Failure to do so will spell the death of the Republican Party and the rise of the Tea Party.

The American people have spoken with a loud voice this past November and will hold your feet to the fire this time around.

Conservatism is what Built and Maintained this Great Country for well over two hundred years and it is up to you, the Republican Party to see to it that those Constitutional values are restored.

untitled (2)



Barack Obama -vs- The United States Constitution


Non stop White House Scandals


Massive NSA spying on Americans

Amendment V

No person shall be held to answer for a capital, or otherwise infamous crime, unless on a presentment or indictment of a Grand Jury, except in cases arising in the land or naval forces, or in the Militia, when in actual service in time of War or public danger; nor shall any person be subject for the same offence to be twice put in jeopardy of life or limb; nor shall be compelled in any criminal case to be a witness against himself, nor be deprived of life, liberty, or property, without due process of law; nor shall private property be taken for public use, without just compensation.

IRS targeting Conservative Groups

Amendment IV

The right of the people to be secure in their persons, houses, papers, and effects, against unreasonable searches and seizures, shall not be violated, and no Warrants shall issue, but upon probable cause, supported by Oath or affirmation, and particularly describing the place to be searched, and the persons or things to be seized.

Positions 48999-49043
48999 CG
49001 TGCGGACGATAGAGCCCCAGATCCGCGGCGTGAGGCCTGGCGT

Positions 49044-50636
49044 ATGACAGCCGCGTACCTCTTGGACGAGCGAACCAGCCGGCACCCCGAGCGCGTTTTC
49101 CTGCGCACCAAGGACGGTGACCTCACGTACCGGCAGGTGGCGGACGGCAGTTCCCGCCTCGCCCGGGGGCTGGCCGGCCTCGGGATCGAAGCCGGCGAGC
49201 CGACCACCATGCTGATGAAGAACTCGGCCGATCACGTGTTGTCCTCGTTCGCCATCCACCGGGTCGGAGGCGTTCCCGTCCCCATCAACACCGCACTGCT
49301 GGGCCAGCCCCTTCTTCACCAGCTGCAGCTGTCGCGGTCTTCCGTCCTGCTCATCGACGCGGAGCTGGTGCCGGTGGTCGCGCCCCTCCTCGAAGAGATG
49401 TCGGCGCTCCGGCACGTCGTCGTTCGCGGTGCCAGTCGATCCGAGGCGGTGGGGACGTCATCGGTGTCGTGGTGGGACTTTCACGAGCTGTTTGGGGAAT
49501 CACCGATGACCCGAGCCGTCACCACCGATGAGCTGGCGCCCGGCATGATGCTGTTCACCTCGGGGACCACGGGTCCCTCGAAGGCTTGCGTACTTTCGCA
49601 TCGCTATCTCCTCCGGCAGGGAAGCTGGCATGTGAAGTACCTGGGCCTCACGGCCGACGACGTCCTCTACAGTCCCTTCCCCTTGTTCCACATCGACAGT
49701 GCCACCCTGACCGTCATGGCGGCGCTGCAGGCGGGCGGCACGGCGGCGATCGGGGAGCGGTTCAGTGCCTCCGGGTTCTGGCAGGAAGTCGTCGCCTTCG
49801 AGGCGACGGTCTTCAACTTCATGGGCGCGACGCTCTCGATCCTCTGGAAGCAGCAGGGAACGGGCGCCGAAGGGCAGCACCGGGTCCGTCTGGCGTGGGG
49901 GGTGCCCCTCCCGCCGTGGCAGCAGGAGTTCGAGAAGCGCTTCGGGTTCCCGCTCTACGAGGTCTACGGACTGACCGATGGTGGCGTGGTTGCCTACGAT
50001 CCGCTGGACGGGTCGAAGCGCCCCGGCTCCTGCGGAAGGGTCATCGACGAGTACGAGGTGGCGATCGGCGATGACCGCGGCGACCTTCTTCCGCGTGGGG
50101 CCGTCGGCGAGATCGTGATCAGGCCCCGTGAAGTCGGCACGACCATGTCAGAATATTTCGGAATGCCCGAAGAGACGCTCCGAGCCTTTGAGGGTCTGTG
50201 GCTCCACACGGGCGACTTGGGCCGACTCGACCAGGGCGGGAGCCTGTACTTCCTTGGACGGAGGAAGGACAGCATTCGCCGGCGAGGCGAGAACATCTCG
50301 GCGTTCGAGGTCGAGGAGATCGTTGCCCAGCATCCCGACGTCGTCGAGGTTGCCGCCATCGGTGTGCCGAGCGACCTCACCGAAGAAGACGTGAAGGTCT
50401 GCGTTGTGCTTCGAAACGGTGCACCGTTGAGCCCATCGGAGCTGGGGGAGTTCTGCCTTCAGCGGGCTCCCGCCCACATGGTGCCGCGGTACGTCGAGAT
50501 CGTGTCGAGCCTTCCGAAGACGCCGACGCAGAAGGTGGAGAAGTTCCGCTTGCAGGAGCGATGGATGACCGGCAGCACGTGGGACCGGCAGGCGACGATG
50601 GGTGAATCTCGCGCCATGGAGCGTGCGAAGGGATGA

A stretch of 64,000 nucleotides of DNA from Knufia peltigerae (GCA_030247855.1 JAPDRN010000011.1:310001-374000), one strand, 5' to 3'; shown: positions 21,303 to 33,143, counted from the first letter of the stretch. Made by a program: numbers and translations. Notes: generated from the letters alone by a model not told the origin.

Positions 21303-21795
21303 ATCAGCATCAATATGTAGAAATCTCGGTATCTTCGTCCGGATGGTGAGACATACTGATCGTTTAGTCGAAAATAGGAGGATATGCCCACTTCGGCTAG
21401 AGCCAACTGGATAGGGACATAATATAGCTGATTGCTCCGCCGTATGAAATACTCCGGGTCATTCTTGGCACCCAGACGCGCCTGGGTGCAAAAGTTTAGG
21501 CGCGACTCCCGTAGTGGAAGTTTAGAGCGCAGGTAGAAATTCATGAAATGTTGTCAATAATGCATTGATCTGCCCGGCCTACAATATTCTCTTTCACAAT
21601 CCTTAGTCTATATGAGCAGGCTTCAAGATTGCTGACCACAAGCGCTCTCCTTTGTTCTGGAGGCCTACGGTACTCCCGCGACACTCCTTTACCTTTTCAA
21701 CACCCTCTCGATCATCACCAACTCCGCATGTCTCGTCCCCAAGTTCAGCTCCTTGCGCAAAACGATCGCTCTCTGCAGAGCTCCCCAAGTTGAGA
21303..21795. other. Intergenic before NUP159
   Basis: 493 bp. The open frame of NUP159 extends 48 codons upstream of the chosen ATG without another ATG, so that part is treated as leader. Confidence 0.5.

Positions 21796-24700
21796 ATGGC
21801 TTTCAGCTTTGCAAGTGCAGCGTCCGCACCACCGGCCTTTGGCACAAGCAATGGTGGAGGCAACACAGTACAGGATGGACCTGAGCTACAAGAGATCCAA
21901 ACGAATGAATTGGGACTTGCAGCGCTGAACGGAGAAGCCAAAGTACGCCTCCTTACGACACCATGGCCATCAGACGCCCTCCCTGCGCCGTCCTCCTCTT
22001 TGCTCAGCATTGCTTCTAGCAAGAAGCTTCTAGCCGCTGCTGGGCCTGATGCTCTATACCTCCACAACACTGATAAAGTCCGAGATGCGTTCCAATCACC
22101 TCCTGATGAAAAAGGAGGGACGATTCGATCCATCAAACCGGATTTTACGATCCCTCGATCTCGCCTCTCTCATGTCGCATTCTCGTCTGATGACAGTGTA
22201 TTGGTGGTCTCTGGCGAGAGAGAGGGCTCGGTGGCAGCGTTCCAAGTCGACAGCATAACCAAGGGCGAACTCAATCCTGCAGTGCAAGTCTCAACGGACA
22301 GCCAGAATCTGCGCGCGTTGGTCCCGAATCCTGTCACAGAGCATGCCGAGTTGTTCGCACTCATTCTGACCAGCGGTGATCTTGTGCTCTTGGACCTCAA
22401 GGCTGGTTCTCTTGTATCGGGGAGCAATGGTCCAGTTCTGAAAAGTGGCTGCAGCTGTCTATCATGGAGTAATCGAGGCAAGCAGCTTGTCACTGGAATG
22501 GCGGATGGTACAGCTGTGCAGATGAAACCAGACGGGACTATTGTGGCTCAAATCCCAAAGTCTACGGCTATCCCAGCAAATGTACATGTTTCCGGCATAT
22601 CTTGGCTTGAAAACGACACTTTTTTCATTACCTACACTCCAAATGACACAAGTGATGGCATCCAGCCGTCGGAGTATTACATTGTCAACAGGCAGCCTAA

Illegal AP wiretaps

Amendment I

Congress shall make no law respecting an establishment of religion, or prohibiting the free exercise thereof; or abridging the freedom of speech, or of the press; or the right of the people peaceably to assemble, and to petition the Government for a redress of grievances.

Fast and Furious gun running

Amendment VI

In all criminal prosecutions, the accused shall enjoy the right to a speedy and public trial, by an impartial jury of the State and district wherein the crime shall have been committed, which district shall have been previously ascertained by law, and to be informed of the nature and cause of the accusation; to be confronted with the witnesses against him; to have compulsory process for obtaining witnesses in his favor, and to have the Assistance of Counsel for his defense.



Relieving our top

Military Commanders

Amendment II

A well regulated Militia, being necessary to the security of a free State, the right of the people to keep and bear Arms, shall not be infringed.

Arming the IRS and DHS better than our own Military


Amendment VIII

Excessive bail shall not be required, nor excessive fines imposed, nor cruel and unusual punishments inflicted.

A President being caught in lie after lie


 Sealed Presidential records


Secrecy instead of promised Transparency

Amendment IX

The enumeration in the Constitution, of certain rights, shall not be construed to deny or disparage others retained by the people.



Amendment X

The powers not delegated to the United States by the Constitution, nor prohibited by it to the States, are reserved to the States respectively, or to the people.



Come January We the People will hold this newly elected Congress and Senate’s feet to the fire. 

The reversal of all of these Travesties against the American People must begin and be the Top Priority until America is Restored to the Land of the Free because we are the Home of the Brave.





There’s a New Dawn coming to America and together we are doing Our Part in Restoring the former United States of America

Mr. President, We the People have not yet begun to fight